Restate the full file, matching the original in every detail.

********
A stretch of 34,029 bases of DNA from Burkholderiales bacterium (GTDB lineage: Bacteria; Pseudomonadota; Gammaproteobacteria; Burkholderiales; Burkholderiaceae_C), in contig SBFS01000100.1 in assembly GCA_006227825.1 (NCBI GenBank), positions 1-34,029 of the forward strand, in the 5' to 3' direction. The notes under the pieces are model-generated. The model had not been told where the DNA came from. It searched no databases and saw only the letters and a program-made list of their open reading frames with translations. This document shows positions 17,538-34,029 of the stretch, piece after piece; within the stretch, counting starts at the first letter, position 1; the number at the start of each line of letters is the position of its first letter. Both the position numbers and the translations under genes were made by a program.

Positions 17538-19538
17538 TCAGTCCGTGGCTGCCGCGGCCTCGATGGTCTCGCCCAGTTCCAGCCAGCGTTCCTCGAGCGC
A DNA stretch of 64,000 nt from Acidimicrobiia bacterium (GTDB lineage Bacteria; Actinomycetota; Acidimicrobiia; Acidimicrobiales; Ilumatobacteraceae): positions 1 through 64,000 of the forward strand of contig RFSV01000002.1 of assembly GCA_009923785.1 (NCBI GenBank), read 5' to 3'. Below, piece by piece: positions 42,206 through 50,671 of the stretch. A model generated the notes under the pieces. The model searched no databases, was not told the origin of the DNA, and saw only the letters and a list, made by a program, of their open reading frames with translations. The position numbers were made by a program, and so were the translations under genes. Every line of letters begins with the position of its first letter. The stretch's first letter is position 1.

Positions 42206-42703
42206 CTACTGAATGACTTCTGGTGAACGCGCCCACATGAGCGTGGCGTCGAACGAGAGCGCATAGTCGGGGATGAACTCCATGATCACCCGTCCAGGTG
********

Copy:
A stretch of 34,029 bases of DNA from Burkholderiales bacterium (GTDB lineage: Bacteria; Pseudomonadota; Gammaproteobacteria; Burkholderiales; Burkholderiaceae_C), in contig SBFS01000100.1 in assembly GCA_006227825.1 (NCBI GenBank), positions 1-34,029 of the forward strand, in the 5' to 3' direction. The notes under the pieces are model-generated. The model had not been told where the DNA came from. It searched no databases and saw only the letters and a program-made list of their open reading frames with translations. This document shows positions 17,538-34,029 of the stretch, piece after piece; within the stretch, counting starts at the first letter, position 1; the number at the start of each line of letters is the position of its first letter. Both the position numbers and the translations under genes were made by a program.

Positions 17538-19538
17538 TCAGTCCGTGGCTGCCGCGGCCTCGATGGTCTCGCCCAGTTCCAGCCAGCGTTCCTCGAGCGC
A DNA stretch of 64,000 nt from Acidimicrobiia bacterium (GTDB lineage Bacteria; Actinomycetota; Acidimicrobiia; Acidimicrobiales; Ilumatobacteraceae): positions 1 through 64,000 of the forward strand of contig RFSV01000002.1 of assembly GCA_009923785.1 (NCBI GenBank), read 5' to 3'. Below, piece by piece: positions 42,206 through 50,671 of the stretch. A model generated the notes under the pieces. The model searched no databases, was not told the origin of the DNA, and saw only the letters and a list, made by a program, of their open reading frames with translations. The position numbers were made by a program, and so were the translations under genes. Every line of letters begins with the position of its first letter. The stretch's first letter is position 1.

Positions 42206-42703
42206 CTACTGAATGACTTCTGGTGAACGCGCCCACATGAGCGTGGCGTCGAACGAGAGCGCATAGTCGGGGATGAACTCCATGATCACCCGTCCAGGTG